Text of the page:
Globally, DST is all over the place.  178 countries currently don’t observe it.  Of those, about 100 never have while the rest did at one point, but gave it up.  The other 70 or so countries had a similarly tumultuous journey as the U.S. and ended up opting for the twice annual hourly shift.  Wikipedia summarizes it nicely by country as does this map below:

Map credit:  UnaitxuGV

In the Northern hemisphere, Mexico, the U.S., Canada, a few Middle Eastern countries, and a smattering of island nations observe DST.  Most of Europe currently uses DST, however that will be changing as soon as 2021.  The European Parliament voted to end the seasonal time change leaving each country to decide its standard time, though the Council of the European Union has yet to finalize its decision.

The Southern hemisphere has a much sparser adherence with Chile and Paraguay in South America, New Zealand, some more island nations, and about a third of Australia, which is worth a deeper look:

The 90-minute shift from Western to central Australia is odd enough, but it gets downright ridiculous during daylight savings.

As you can see from the map, geography, specifically latitude, plays a significant role in what countries practice DST.  That’s because of a little thing astronomers call obliquity.  Also known as axial tilt, the Earth spins on its axis at a different angle than it orbits the sun.  Written descriptions of this are tough.

Gifs make it easier.

Take this car doing donuts, for example:

The rear tires spin about their axis perpendicular to the road.  They also “orbit” around the center of the donut, parallel to the road.  This corresponds to an axial tilt of 90°.

The Earth’s tilt is not as dramatic, currently ~23.4°, as shown here:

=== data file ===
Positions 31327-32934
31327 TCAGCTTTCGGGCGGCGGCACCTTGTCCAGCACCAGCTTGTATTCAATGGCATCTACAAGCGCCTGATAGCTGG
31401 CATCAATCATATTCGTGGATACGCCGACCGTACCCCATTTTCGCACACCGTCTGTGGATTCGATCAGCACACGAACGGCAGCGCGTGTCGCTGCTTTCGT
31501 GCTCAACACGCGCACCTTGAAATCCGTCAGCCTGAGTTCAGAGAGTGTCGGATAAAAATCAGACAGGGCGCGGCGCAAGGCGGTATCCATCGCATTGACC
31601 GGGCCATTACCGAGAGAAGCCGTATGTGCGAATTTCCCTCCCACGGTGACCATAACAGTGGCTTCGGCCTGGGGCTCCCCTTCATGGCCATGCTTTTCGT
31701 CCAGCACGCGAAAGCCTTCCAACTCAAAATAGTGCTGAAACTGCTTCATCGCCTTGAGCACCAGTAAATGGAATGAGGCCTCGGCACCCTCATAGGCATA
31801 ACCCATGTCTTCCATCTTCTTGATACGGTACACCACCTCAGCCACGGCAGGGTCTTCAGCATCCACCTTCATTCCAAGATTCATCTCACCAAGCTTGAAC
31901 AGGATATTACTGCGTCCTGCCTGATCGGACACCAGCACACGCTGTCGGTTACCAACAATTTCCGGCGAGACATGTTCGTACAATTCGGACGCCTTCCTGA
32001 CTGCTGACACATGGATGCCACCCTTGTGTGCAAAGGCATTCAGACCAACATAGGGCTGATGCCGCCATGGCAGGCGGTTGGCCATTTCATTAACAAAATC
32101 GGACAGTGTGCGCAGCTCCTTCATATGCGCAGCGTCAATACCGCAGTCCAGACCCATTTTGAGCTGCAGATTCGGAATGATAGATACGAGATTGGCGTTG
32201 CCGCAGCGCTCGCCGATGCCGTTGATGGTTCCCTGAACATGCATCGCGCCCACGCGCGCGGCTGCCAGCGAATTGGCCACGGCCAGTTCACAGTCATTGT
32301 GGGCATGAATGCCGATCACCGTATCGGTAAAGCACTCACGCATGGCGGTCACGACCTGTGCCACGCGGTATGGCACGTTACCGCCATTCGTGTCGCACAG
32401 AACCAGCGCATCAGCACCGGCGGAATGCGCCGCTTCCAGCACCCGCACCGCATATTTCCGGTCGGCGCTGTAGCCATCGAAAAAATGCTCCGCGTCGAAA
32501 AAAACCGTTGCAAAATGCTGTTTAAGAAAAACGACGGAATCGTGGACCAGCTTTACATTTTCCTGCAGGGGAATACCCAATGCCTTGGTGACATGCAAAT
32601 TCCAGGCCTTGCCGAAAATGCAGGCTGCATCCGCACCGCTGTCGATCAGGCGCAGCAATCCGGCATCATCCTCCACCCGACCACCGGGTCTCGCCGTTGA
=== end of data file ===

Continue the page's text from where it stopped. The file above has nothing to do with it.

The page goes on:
When the North pole leans toward the sun, the Northern hemisphere experiences summer and longer days.  On the other end of the orbit, the North Pole tilts away from the sun leading to winter and shorter days.  The variability in daylight hours becomes more extreme the further away from the equator.  Note below how the Antarctic Circle is shielded from the sun during the June solstice (left) and the Arctic Circle is in darkness during the December solstice (right).

For a practical comparison, look at the times for sunrise and sundown for Quito, Ecuador and Reykjavik, Iceland over the course of a year.  Quito, near the equator (latitude 0° 10’ S), remains nearly constant at ~12 hours of daylight while Reykjavik (latitude 64° 08’ N) goes from 4-hour days to 3-hour nights and back every year.

Sunrise/sunset data for Quito, Ecuador and Reykjavik, Iceland

Cities near the equator see almost no variation in daylight hours.  In Quito, sundown varies between 6:01pm and 6:31pm and sunrise varies between 5:58am and 6:24am.  DST would only serve to throw a wrench into a perfectly stable day!  On the other hand, Reykjavik is so far away from the equator that days and nights get REALLY long.  DST would move sundown from midnight to 1am on the summer solstice.  If the lack nighttime didn’t mess you up, the hour shift would do the trick!


Daylight Savings Time continues to be an oddity of mankind.  Its satirical beginning from an American statesman advocating wake-up calls with artillery fire only adds to its colorful history.  In a hundred years it may be nothing but a distant memory.  Until then, some of us will keep on springing forward and falling back.

I’m just thankful I don’t have to program my phone to do the same.


Thanks Muhammed, Kyla, and Jeremiah for feedback on the drafts!

And Compound Writing for the forum to meet these fascinating people.